I want to embrace being a stay at home mom and all of the perks that go with it. I do not miss one moment of the corporate world, with deadlines, rules, legalism, etc.

I agree that we all slack from time to time, but I think it can be take too far the other way too in making the Home too much like an office or business, and most of the time, those places lack love.

I understand where you are coming from, but ultimately, shouldn't we pattern after the Proverbs 31 wife/mother/woman? She takes her 'job' seriously, she works hard, she provides for her husand and family, she burns the midnight oil, she still finds time for the Lord, but it doesn't say that she dresses like a business woman; it says she dresses herself with strength...strength and dignity are her clothing... she opens her hands to the poor and gives to the needy {she finds time to help outside the home, to volunteer and serve instead of organizing yet another drawer or closet or finding yet another thing to clean}. It says she does not eat the bread of idleness, so yes, she is going above and beyond for her household, but I don't think that means that she doesn't take the time for play with her children, or to have teaching moments with them.

My husband recently read of an interview that an author did with a mom who was dying of cancer, and when asked if there was anything she regretted, she said, "Yes. I would have baked less bread and played more with my kids."

psalm127mom said...

One last thought...I noticed that you use the verse from Luke about "...a Martha home and a Mary heart..." If you read through that passage, Jesus talks about how Martha needs to stop the cleaning and be more like Mary.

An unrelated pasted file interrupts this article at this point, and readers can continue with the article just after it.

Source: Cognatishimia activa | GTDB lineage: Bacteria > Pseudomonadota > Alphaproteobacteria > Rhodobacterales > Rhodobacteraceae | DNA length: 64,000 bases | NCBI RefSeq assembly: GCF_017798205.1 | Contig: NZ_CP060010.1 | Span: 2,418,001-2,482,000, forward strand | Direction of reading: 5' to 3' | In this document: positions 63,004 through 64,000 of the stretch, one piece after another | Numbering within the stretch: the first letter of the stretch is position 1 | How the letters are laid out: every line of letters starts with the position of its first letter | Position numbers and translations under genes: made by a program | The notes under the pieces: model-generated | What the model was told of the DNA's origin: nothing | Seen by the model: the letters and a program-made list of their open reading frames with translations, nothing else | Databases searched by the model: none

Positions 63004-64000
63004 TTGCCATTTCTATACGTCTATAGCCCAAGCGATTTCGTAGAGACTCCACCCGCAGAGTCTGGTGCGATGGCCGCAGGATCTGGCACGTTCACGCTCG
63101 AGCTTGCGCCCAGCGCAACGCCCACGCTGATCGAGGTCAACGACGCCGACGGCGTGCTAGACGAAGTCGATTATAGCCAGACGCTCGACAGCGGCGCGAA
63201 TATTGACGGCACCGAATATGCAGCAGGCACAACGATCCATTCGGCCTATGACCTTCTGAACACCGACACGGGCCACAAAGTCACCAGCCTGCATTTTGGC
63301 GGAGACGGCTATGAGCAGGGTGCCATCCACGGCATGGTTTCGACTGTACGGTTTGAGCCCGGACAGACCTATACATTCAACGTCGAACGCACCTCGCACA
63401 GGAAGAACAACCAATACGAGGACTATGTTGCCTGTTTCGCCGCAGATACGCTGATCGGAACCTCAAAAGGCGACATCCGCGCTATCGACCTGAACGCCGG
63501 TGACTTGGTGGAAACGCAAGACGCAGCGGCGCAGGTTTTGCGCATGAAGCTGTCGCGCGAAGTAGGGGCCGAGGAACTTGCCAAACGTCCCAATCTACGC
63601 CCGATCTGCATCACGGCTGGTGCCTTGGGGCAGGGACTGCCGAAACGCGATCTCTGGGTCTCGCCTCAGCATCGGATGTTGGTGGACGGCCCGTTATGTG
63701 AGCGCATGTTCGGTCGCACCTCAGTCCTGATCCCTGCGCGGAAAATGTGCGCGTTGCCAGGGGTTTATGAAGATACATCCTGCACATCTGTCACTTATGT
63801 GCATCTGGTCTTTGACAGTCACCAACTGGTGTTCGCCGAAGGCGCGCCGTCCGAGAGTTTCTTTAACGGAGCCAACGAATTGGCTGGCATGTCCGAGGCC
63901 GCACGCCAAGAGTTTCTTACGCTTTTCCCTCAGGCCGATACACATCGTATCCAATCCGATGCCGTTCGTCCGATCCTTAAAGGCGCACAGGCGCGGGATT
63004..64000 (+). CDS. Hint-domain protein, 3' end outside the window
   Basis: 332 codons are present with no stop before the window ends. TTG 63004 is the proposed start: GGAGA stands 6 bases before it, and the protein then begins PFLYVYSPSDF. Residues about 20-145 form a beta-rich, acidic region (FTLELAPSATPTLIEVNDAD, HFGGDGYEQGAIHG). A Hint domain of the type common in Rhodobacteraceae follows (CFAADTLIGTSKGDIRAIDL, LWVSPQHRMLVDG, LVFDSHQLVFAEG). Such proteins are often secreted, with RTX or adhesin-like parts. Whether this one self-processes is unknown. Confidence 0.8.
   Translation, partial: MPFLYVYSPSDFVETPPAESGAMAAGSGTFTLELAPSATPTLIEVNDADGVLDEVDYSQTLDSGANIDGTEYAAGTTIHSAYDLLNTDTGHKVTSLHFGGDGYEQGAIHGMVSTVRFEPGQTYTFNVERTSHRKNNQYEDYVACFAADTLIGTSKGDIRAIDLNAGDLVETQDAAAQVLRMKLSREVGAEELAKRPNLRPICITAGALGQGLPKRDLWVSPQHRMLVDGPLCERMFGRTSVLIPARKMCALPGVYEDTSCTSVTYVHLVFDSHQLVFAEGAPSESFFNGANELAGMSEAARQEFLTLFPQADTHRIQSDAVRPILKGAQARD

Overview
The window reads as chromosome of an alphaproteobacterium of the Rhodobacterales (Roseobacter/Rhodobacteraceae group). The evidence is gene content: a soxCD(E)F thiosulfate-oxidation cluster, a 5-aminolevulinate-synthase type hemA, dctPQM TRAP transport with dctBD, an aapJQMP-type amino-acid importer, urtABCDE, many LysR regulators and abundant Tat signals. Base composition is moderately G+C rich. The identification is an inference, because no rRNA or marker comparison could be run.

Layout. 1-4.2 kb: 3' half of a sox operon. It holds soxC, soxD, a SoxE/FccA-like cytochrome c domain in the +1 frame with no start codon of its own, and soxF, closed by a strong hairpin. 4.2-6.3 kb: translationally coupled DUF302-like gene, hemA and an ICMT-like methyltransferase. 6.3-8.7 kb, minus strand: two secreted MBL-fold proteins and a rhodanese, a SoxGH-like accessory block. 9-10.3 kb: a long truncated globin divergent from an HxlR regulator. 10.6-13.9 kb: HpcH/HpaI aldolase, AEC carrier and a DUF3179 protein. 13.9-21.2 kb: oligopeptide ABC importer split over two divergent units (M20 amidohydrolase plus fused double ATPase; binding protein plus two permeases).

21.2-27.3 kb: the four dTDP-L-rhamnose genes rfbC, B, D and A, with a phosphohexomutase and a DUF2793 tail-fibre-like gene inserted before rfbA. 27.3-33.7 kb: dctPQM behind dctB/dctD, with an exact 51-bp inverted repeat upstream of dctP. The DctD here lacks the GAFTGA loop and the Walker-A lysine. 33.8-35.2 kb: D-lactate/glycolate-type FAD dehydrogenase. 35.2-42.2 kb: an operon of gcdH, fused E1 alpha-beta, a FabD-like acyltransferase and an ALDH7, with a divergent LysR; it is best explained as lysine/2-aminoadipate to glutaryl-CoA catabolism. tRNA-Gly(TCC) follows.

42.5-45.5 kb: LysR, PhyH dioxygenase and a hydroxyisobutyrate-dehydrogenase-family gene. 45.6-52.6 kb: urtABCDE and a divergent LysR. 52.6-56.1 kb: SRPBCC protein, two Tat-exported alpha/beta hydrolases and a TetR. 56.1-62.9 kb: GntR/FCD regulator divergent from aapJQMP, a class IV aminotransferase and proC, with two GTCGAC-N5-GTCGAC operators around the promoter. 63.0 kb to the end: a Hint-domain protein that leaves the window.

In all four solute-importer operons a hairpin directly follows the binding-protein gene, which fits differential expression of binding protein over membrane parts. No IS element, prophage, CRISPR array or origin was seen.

To be honest, a friend sent me to this post after she read it and it made her feel incredibly inadequate, to the point of wondering if satan was somehow trying to tell her she's a bad mom/wife/stay-at-home-mom, or if God was trying to convict her that she's not working hard enough. This friend is one of the hardest working and most organized women I know, and to see her upset that she's not good enough is hard.

Please know that I am not trying to be completely negative, you do have some good points in your post/blog, but I would worry that some might read it the same way that my friend did and think they are not doing enough, when in fact she is one of the hardest workers I know. I realize you are probably just trying to help some moms/wives out there to get more organized, and tips for better home making, but this one came across that unless it's run like a business, it will not be run well at all. I think each woman has her own style that is God-given in how we manage our households. I think it's great to see woman sharing insights, idea,s thoughts, and tips, but we have to be careful not to make it seem the unless they have it all together in every single area {time management, going above and beyond, no nap time and to trudge through the sleepy part-try that with a newborn ;)} that they are somehow less in God's eyes and in their family's eyes.

Lisa said...

Thank you! I'm going to work now! I've done a few, but not enough of these tips. Tomorrow I'll start on the rest.

Anonymous said...

Thank you for your post. I agree about the need to treat my home with the same respect I would outside employment. This article has been a good encouragement to get back to it. Thanks